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To determine the most pressing health issues in our communities, we look at our claims data to find patterns of high spending for common diseases. Childhood asthma is one area of opportunity where we can make a big difference.
So we reached out to the American Lung Association of the Upper Midwest to talk about what we could do together. Together in 2012, we launched the Enhancing Care for Children with Asthma project, an effort to help improve asthma care for high-risk children.
To get started, we used our claims data to identify the areas with the greatest need. Using this information, we identified the health care providers that are serving large groups of high-risk patients with asthma. We're able to provide training and resources to the health care providers who need it most.
We were able to find and recruit Illinois clinics to join the project, including primary care clinics and federally qualified health centers. The project uses a training program based on the National Asthma Education Prevention Program, which was created by the National Heart, Lung and Blood Institute.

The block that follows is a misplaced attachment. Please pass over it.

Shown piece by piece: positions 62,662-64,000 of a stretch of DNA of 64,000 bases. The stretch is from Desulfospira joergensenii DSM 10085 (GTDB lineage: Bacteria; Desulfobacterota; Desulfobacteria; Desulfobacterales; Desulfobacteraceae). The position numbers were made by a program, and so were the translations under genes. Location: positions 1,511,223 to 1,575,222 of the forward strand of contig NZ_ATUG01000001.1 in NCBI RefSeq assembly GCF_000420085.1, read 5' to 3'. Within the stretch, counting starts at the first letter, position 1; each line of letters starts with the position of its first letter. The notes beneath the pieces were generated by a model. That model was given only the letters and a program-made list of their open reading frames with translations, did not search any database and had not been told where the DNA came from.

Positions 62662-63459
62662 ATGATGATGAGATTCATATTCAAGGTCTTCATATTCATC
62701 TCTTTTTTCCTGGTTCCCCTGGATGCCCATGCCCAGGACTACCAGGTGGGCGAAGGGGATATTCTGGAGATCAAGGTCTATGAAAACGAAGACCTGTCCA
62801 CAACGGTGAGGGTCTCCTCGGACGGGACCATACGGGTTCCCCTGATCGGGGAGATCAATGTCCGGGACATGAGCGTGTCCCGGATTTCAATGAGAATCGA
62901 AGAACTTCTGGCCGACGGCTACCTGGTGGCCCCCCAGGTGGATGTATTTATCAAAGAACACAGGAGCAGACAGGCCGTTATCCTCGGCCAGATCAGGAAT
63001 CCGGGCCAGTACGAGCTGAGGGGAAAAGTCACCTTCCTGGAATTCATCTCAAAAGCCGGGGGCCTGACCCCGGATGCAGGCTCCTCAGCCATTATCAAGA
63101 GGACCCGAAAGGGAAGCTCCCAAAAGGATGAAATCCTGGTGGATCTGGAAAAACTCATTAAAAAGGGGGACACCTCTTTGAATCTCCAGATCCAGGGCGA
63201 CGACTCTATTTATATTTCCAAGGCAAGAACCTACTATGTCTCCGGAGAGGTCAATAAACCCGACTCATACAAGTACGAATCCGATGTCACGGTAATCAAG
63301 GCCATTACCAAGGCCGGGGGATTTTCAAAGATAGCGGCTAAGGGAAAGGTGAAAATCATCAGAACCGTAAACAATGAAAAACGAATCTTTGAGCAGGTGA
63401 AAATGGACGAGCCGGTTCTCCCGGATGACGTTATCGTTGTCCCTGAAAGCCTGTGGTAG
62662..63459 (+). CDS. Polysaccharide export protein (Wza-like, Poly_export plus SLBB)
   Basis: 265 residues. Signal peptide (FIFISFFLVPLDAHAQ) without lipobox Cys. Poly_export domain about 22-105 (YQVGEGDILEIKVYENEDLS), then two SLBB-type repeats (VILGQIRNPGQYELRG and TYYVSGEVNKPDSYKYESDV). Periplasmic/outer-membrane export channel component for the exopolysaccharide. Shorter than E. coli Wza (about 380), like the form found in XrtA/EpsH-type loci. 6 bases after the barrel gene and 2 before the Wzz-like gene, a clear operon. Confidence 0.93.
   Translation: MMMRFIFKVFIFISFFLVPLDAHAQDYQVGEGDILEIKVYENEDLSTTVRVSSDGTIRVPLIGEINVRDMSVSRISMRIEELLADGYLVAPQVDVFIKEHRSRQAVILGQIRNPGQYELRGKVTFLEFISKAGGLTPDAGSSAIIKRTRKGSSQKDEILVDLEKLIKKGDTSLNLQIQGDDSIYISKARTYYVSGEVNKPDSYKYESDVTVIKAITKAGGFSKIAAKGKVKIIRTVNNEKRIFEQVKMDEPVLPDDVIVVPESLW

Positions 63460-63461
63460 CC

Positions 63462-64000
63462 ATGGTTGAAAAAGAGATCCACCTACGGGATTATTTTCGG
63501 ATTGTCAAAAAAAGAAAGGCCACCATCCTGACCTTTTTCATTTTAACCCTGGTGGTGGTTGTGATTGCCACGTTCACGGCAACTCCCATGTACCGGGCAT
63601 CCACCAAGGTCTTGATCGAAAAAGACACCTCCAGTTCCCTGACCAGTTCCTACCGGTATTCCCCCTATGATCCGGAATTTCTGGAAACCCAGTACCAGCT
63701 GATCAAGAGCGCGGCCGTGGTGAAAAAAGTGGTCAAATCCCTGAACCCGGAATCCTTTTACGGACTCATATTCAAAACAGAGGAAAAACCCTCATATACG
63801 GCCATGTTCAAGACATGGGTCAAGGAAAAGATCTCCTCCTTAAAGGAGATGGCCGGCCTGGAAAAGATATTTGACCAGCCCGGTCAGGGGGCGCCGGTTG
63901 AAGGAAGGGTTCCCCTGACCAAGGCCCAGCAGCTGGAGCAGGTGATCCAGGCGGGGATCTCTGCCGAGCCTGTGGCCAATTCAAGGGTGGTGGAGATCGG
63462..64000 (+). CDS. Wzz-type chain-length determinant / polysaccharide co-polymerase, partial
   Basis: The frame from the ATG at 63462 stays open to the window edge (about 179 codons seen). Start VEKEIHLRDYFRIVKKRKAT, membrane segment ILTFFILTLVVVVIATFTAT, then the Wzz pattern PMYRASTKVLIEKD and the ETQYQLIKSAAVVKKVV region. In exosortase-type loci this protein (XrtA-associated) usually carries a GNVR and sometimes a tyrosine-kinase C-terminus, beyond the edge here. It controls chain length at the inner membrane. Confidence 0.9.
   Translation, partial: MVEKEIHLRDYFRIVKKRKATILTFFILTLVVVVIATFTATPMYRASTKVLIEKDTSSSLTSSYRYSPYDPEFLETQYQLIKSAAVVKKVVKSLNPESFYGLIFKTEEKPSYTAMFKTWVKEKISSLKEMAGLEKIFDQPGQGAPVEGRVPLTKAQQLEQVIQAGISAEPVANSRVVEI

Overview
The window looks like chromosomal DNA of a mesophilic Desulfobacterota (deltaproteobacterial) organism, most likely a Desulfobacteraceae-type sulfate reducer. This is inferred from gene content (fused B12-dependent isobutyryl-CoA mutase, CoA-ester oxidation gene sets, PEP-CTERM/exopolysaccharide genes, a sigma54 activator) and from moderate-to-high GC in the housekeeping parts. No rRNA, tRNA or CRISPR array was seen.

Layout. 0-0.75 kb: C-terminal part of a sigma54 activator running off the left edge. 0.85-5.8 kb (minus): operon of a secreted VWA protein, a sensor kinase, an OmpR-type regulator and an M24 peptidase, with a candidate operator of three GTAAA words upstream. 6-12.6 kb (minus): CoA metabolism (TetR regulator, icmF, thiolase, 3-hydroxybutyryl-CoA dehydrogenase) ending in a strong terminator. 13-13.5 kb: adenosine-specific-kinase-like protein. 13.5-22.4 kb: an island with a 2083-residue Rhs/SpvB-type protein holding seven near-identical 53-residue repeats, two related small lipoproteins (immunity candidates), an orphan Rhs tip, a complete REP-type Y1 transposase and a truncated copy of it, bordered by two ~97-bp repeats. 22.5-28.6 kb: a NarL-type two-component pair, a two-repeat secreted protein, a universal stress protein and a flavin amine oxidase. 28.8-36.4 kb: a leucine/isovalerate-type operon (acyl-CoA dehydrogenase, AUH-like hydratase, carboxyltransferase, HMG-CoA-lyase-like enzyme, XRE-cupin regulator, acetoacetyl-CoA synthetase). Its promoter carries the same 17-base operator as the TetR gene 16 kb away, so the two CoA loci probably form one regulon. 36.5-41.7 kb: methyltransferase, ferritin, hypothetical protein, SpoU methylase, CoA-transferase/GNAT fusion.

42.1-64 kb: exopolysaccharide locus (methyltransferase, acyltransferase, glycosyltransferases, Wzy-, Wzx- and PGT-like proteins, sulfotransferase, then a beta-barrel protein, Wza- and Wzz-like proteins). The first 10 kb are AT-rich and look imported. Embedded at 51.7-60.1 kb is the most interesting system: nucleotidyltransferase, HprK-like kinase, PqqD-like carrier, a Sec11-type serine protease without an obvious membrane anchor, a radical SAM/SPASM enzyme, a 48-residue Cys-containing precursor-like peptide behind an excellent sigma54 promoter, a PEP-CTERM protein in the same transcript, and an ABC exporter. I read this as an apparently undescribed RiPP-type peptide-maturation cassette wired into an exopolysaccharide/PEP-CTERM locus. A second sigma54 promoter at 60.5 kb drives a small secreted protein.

Clinic staff members are trained in all aspects of asthma management, from proper diagnosis using spirometry (to measure air going into and out of the lungs) to daily asthma management. The clinics were also given educational materials for young patients and their caregivers to improve understanding of what asthma is, explain how to avoid triggers, and show them how to take medication properly.
Our efforts are paying off. We can now go back to our data and track outcomes for kids from these clinics to see if we’re making a difference. After two years, hospital stays are down 60 percent and emergency room visits are down 53 percent for members who benefited from this project.
Something that can’t be measured but matters just the same: parents say there are fewer missed school days, and their kids are performing better in school. Kids feel better because they are on the right medicine.
Originally a three-year program, we are extending it based on these successes. Further, we are expanding the training program to 10 more Illinois clinics. We will also add an “in-home evaluation” component where the American Lung Association of IL will offer for an asthma educator to visit the homes of children who still have poorly controlled asthma. This helps identify allergens and irritants that may trigger asthma in their homes.
Originally published 7/1/2016; Revised 2019
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